Kitchen Tips Tuesday: Kale, Yeah!

Our famous kale salad, with mint, edamame, chickpeas, tomatoes and dried cranberries in a lemon herb dressing.

Our famous kale salad, with mint, edamame, chickpeas, tomatoes and dried cranberries in a lemon herb dressing.

Over the past few years, kale has become a mainstay in our diets. We eat it in salads and smoothies, sauteed, steamed and raw; even massaged.

Kale is a hearty green, and can be a little tough if it isn’t prepared properly. I prefer to remove the thick, center spine of the kale and concentrate on the more tender leaves. Some say I am giving up some nutrients by removing the tough center stem, but frankly, if it isn’t enjoyable to eat, people will opt out of eating it all.

The first time I made a kale salad for a huge crowd, a friend came over and spent hours taking the stems off, shredding and washing the kale. I have to admit that I was a little intimidated, and vowed not to make the dish again for more than a few people.
As experience often goes, I have learned some tricks to streamline this process and prepare it expediently for a crowd.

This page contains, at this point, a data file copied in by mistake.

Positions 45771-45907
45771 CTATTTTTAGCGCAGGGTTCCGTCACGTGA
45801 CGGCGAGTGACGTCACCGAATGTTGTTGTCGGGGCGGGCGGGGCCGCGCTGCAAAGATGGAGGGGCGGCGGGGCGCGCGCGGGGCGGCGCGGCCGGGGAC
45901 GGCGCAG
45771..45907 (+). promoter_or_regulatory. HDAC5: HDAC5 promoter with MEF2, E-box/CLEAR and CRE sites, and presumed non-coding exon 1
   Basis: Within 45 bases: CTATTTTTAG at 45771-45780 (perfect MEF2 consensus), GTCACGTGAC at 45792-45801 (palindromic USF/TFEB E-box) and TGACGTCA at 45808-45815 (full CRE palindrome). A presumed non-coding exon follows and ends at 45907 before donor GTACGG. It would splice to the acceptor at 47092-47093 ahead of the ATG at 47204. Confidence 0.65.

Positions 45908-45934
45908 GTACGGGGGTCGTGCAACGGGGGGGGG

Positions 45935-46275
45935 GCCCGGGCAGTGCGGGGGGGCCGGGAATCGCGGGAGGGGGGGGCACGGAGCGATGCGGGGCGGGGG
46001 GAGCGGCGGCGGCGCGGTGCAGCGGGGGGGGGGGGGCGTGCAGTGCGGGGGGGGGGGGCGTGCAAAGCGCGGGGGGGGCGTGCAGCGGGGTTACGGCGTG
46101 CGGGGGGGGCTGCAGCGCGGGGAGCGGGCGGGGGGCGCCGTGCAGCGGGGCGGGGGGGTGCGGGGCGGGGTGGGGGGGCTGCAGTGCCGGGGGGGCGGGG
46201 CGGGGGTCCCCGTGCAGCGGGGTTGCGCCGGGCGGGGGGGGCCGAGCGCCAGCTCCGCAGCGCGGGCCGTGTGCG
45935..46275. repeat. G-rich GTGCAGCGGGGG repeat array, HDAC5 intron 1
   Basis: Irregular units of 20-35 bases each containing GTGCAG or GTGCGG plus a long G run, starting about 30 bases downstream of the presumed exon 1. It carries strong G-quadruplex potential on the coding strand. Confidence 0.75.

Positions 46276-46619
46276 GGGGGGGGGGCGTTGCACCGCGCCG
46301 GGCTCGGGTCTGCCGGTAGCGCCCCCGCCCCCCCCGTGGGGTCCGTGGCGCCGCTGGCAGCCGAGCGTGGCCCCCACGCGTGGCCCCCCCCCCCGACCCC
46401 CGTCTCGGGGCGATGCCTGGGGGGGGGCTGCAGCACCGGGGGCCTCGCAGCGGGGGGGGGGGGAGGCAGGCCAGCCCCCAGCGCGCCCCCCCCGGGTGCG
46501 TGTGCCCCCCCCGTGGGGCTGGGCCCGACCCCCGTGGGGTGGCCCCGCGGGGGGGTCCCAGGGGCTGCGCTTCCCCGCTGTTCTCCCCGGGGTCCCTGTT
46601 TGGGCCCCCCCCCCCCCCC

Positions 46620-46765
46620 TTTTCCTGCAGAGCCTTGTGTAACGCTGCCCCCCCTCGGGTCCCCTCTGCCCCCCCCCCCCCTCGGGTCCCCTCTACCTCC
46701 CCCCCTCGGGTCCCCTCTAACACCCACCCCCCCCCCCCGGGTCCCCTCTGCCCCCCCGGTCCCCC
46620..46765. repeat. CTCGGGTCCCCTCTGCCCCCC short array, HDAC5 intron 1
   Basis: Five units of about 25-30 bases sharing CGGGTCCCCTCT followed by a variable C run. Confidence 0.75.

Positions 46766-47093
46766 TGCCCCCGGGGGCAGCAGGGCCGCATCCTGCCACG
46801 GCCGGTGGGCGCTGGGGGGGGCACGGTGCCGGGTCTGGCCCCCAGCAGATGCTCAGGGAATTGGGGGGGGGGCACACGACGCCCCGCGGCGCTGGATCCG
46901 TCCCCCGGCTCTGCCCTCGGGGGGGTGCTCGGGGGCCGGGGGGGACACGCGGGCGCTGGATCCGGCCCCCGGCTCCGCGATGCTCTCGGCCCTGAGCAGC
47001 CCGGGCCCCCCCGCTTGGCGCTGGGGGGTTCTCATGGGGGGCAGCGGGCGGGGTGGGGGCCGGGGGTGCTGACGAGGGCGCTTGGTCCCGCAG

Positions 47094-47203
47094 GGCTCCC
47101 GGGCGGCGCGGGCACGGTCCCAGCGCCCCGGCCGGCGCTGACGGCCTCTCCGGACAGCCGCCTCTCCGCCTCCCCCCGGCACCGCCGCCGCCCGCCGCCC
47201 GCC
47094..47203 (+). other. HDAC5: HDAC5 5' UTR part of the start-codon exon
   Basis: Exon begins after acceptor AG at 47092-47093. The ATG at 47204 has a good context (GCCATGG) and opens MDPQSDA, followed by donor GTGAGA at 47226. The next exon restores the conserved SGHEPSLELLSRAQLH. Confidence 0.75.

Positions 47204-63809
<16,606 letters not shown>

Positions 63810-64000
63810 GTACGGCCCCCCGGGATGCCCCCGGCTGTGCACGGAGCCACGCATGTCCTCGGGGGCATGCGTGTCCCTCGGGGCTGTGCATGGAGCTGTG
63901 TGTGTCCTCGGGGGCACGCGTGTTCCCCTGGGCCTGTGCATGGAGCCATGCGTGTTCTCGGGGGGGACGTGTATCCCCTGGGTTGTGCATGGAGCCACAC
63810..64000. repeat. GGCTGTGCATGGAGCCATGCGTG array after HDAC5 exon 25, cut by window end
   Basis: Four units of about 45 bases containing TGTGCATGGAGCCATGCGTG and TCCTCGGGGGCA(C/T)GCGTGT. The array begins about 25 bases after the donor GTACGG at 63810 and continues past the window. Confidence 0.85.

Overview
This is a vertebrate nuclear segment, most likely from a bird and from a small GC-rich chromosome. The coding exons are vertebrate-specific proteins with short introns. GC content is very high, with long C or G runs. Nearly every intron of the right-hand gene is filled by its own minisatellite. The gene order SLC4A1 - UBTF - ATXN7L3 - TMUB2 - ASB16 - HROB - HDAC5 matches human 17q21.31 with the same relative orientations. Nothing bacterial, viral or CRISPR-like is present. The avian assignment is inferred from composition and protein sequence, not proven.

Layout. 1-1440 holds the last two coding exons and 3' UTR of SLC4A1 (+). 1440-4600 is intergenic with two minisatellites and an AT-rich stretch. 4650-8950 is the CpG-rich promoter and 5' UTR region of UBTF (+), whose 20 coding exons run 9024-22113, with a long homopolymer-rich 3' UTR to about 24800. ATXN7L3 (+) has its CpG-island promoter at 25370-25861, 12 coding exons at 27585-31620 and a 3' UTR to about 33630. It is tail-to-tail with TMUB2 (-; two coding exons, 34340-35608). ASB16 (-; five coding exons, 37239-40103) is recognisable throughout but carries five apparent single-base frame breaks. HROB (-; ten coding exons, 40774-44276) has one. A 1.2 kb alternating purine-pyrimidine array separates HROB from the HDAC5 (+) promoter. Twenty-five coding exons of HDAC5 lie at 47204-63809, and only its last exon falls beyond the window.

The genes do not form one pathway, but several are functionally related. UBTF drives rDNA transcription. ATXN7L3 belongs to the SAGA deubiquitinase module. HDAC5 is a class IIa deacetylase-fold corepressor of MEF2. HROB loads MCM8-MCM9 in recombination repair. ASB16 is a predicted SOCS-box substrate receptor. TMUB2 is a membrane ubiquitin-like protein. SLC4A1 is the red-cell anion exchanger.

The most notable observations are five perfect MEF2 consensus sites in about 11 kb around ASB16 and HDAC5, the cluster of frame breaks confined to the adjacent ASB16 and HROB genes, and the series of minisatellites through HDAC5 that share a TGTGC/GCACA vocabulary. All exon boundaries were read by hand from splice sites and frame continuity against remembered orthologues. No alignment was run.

How to de-stem kale:

Hold the kale by the thick stalk, and slide your fingers down, quickly removing the leaves. Tear them more if necessary, and toss them into a salad spinner or colander to be washed. If it is a large quantity, I lay the freshly washed greens out on a thick beach towel on the table to absorb the excess water that the salad spinner missed.

Kale is one of the few greens that can handle being dressed in advance without wilting. You can toss the salad prior to serving and let dressing soften the greens.
Some people opt for massaging their raw kale. You can do this with the actual dressing if it is a lemon or vinaigrette type, or with just olive oil and salt. Sprinkle the dressing or oil over the washed and dried greens in a salad bowl, and use your clean hands to rub it into the leaves. This softens them, distributes the dressing, and takes a little of the bitterness away.

You can also de-stem the kale before cooking it, or using it in a smoothie.

Photos: Glasshouse Images

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